DS: I had been working on a Frankenstein graphic novel for the UK market when I got an invitation to try out for the series by the editor Ian Brill. I believe he had seen a short story I wrote and drew for Tripwire magazine and liked my work. Previous to that, I had met Matt Gagnon (another editor at Boom) as I was pitching a series to him with Si Spurrier. The pitch didn't go anywhere, but I think maybe the two editors at the company were aware of me, so I got to try out.

And actually, I didn't get the job! It originally went to another artist, but he left the book to work at Marvel, so I got offered it again. Second place!

Saying all the above, I had been going to every show I could, posting pieces online, etc. I did everything I could to be seen by editors in the States, all while honing my craft on the UK graphic novels. I had joined another sketch blog called Comic Twart that had a lot of great artists (who seem to all be working on great projects) and became quite popular. I don't think I can overestimate how much that blog probably got my name in front of people.

CA: How difficult is it to move from doing studio press books like Hero Killers across to a book like 28 Days Later? You have to go from a relative freedom where you’re designing something from scratch; across to an adaptation where you’re drawing likenesses of actors from the film and you’re trying to match a particular tone.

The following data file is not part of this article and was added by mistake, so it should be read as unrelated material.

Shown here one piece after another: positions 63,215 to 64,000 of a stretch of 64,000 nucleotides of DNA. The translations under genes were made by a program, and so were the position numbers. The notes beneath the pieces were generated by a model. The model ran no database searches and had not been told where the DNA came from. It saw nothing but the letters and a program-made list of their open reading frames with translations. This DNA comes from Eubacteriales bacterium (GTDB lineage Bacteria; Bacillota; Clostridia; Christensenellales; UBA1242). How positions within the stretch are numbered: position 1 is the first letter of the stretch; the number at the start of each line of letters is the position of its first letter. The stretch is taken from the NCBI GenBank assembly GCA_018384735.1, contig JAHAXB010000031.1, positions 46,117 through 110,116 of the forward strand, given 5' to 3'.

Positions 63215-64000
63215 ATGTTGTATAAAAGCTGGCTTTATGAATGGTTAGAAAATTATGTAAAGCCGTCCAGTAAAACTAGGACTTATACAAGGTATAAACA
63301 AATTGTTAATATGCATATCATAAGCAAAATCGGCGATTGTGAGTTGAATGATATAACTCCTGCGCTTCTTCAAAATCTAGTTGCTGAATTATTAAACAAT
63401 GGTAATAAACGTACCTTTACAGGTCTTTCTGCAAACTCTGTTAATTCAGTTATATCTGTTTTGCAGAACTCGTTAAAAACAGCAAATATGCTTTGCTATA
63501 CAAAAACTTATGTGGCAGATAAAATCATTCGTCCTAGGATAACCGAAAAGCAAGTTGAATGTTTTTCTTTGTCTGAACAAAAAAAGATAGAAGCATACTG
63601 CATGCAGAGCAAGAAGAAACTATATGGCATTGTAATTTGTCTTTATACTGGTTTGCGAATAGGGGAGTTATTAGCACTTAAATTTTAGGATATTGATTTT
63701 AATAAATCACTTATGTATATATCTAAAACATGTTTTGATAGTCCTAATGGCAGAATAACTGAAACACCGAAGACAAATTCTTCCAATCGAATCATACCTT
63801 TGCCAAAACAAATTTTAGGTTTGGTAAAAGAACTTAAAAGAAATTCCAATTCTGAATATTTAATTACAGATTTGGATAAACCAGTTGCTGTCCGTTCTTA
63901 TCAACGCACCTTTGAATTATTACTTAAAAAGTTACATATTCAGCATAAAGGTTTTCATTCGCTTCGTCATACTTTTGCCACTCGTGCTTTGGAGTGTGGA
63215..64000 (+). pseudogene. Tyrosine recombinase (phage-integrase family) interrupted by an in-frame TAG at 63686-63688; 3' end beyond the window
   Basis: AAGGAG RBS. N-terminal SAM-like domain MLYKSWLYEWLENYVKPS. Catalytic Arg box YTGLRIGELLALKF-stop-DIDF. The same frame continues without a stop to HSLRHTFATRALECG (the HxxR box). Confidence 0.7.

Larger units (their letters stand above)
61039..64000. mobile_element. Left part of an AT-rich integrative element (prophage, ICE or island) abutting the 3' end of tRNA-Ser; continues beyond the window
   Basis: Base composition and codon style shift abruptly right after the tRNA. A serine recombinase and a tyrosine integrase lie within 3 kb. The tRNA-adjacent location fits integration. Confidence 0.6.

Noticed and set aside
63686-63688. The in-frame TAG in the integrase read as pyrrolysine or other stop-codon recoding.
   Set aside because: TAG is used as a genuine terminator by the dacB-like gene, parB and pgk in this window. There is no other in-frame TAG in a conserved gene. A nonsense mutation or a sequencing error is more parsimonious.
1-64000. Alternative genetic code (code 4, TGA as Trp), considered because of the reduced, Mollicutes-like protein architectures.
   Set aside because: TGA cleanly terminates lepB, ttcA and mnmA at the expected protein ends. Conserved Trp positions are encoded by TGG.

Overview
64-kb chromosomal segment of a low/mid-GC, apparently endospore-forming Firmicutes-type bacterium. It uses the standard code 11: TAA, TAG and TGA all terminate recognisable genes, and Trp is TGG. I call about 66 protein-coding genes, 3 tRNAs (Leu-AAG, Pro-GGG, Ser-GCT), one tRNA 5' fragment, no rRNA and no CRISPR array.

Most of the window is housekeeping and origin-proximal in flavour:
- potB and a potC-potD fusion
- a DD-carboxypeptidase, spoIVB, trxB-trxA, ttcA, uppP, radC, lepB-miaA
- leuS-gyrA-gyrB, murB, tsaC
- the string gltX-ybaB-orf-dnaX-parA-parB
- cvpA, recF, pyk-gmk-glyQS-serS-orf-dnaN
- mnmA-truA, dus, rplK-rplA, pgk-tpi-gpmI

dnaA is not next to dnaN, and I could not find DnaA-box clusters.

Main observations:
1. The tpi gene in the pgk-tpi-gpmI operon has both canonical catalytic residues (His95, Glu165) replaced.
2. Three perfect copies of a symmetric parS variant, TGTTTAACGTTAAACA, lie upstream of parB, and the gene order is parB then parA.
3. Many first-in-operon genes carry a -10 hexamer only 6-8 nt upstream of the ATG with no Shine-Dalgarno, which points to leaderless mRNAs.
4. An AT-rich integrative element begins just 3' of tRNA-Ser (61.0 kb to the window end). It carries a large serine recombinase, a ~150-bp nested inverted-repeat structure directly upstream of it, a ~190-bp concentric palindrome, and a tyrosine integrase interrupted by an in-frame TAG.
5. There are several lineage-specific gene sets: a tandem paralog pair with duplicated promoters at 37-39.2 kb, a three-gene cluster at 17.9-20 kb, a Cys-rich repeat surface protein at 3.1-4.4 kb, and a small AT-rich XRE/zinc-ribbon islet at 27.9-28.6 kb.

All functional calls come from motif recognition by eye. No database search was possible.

DS: Well the graphic novels I had worked in the interim were great... I felt like I got paid to learn on those books. They were also closer to the horror genre, so it wasn't that huge a leap aesthetically from then to 28 Days Later. The main thing was that it was set in modern times, which was a huge plus as I was so sick of drawing Victorian/Georgian costumes and architecture. I was ready to draw some crummy everyday stuff.

Also, there was really only one likeness from the film I had to worry about. As far as licensed properties go, it wasn't too reference heavy, and set in new locations, so I had a lot of freedom in how/what I drew. I think the atmosphere I aimed for fit the tone established in the film well. It wasn't so much that I had to transition to something alien --- the book fit me like a glove. And boy, was I ready to do a book that would be released in the American market.




Moon Knight
Written by Warren Ellis, drawn by Declan Shalvey - and colors by Jordie Bellaire.
Published by Marvel Comics in 2014

CA: What do you think have been the most striking on-page developments and changes in your work? 28 Days Later was a big change in tone, and then you had runs on bold superhero books like Thunderbolts, Deadpool, before switching gears again on Moon Knight.